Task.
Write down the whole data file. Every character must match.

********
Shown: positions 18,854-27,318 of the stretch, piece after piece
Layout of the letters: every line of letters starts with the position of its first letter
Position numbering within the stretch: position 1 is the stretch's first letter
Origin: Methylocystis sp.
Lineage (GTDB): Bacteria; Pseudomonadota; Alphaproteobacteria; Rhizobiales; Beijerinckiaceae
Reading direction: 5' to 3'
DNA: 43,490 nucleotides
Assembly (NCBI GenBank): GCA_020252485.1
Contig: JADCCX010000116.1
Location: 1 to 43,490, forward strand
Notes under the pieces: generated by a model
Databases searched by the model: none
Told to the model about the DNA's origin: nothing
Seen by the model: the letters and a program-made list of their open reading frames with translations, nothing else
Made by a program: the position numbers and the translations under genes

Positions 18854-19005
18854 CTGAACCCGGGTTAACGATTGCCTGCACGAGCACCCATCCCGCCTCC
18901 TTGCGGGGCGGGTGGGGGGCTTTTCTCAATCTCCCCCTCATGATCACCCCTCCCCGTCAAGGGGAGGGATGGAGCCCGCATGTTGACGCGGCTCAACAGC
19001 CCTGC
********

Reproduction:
Shown: positions 18,854-27,318 of the stretch, piece after piece
Layout of the letters: every line of letters starts with the position of its first letter
Position numbering within the stretch: position 1 is the stretch's first letter
Origin: Methylocystis sp.
Lineage (GTDB): Bacteria; Pseudomonadota; Alphaproteobacteria; Rhizobiales; Beijerinckiaceae
Reading direction: 5' to 3'
DNA: 43,490 nucleotides
Assembly (NCBI GenBank): GCA_020252485.1
Contig: JADCCX010000116.1
Location: 1 to 43,490, forward strand
Notes under the pieces: generated by a model
Databases searched by the model: none
Told to the model about the DNA's origin: nothing
Seen by the model: the letters and a program-made list of their open reading frames with translations, nothing else
Made by a program: the position numbers and the translations under genes

Positions 18854-19005
18854 CTGAACCCGGGTTAACGATTGCCTGCACGAGCACCCATCCCGCCTCC
18901 TTGCGGGGCGGGTGGGGGGCTTTTCTCAATCTCCCCCTCATGATCACCCCTCCCCGTCAAGGGGAGGGATGGAGCCCGCATGTTGACGCGGCTCAACAGC
19001 CCTGC